YOUR FACE must be clear-skinned and fair for the new Spring make-up, and the only way to achieve this is to cleanse, tone, and nourish the skin regularly, night and morning. If you are registering good resolutions on this point I will gladly send you a simple but excellent routine for skin care.
Orange, blue, and purple tones have disappeared from our make-up boxes and clear vermilion reds, soft rose-pinks, and red with just a hint of brown in it are the cosmetic colours we shall wear this summer. With the new greys, and gay pastel tints we are to see so much of, you will wear a soft natural rose lipstick with a matching cream rouge and a peach or rosy rachel powder. With the Havana browns, the green and the oatmeal shades now appearing in the shop windows, the recommended cosmetic colours are a magnetic red rouge and lipstick with a pearly powder. If, on the other hand, your new Spring suit is of the new bright navy, of purple or violet, a cherry-red rouge and lipstick and a warm, deep peach powder are suggested. It may be, however, that you wear only those costume colours which flatter your natural colouring – many experts will applaud you – and this makes your choice of cosmetics simple. You can have the powder, the rouge, lipstick and eye make-up which is the complement of your colouring. Wear them over a flattering pancake foundation.
YOUR NAILS will be shorter than they were a year ago. Long Chinese-looking points are no longer admired and varnish is paler and quieter (loud cheers from the men), the favourite shades being Petal, Laurel, Cedarwood, Nosegay, Regency, Dusty Rose and Shell, while for women in the Services there are Extra Pale and Natural. When wearing Natural varnish you can paint the entire nail from cuticle to tip, but when using the others, leave the moon white and draw a fine thread of white at the tips. The best way to obtain this thread is to varnish the nail to the tip then pass a tissue lightly over the nail edge.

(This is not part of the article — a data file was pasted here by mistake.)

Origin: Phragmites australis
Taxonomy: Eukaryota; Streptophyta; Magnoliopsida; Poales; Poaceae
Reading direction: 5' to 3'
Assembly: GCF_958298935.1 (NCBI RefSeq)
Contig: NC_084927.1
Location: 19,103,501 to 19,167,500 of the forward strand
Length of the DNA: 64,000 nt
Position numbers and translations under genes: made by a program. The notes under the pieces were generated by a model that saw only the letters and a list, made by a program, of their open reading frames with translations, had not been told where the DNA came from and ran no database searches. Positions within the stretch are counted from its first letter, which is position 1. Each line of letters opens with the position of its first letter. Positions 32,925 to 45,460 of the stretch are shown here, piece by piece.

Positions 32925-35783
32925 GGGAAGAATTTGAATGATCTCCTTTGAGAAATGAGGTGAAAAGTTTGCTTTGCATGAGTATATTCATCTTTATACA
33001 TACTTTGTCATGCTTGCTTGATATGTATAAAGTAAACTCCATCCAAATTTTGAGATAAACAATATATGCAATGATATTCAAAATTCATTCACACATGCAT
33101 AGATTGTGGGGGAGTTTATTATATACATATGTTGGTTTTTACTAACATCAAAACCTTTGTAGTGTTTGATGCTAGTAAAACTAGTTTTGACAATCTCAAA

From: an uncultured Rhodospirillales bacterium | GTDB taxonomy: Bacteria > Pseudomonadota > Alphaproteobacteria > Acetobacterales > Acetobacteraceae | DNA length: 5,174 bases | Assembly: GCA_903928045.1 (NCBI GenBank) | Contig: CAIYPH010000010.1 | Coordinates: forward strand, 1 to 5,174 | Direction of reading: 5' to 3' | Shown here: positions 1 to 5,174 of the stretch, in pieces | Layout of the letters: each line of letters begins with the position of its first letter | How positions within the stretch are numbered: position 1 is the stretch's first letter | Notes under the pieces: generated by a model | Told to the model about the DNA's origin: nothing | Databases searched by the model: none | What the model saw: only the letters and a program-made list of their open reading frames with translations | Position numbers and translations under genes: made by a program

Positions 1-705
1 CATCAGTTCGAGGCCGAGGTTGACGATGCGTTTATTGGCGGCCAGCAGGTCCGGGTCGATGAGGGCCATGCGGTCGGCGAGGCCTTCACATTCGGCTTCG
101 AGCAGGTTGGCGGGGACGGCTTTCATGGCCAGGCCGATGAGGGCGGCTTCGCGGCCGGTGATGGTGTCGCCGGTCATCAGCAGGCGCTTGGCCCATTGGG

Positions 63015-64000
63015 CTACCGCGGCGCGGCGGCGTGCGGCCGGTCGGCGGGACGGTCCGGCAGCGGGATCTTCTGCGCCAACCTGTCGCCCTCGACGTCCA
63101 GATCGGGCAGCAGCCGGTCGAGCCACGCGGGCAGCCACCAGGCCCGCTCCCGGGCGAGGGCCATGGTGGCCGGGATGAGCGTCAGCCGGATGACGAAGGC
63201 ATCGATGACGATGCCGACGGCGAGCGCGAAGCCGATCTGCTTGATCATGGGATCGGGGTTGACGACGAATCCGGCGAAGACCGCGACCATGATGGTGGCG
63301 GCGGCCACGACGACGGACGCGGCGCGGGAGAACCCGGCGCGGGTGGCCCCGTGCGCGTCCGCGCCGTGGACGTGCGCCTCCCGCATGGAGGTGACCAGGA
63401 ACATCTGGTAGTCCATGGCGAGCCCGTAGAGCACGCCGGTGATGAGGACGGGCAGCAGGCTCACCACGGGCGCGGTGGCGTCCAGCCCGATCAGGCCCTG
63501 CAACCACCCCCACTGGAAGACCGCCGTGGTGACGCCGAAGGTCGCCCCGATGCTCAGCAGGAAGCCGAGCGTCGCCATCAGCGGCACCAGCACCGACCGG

Now that your eyes are travelling over YOUR FIGURE, let’s say a word about the 1940 spring version. Shoulders are square though not exaggeratedly so, and that means padded shoulders in coats and frocks. The bust is high and emphasised so lay in a stock of good uplift brassieres. The waist is trim neat and accentuated, the hips gently curving – note the gently – and the whole figure delightfully feminine. Make a note to have a fitting for a corset which will comfortably and inexpensively give your figure the feminine, flattering 1940 line.
Skirts are still short, swinging youthfully beneath the knee, and even if YOUR LEGS AND ANKLES aren’t quite up to standard don’t wear your skirt longer than the fashionable length. This only draws attention to the legs. No, wear your short skirt, but resolve to beautify your legs and ankles and write to me for some helpful exercises.
If you have come thus far with me, and, facing your reflection frankly in the mirror, have jotted down the points which need attention, the chances are you will have quite a lot of homework. Never mind, the game is worth the candle, and if during your check-over any special problem crops up, remember that I’m standing by to help.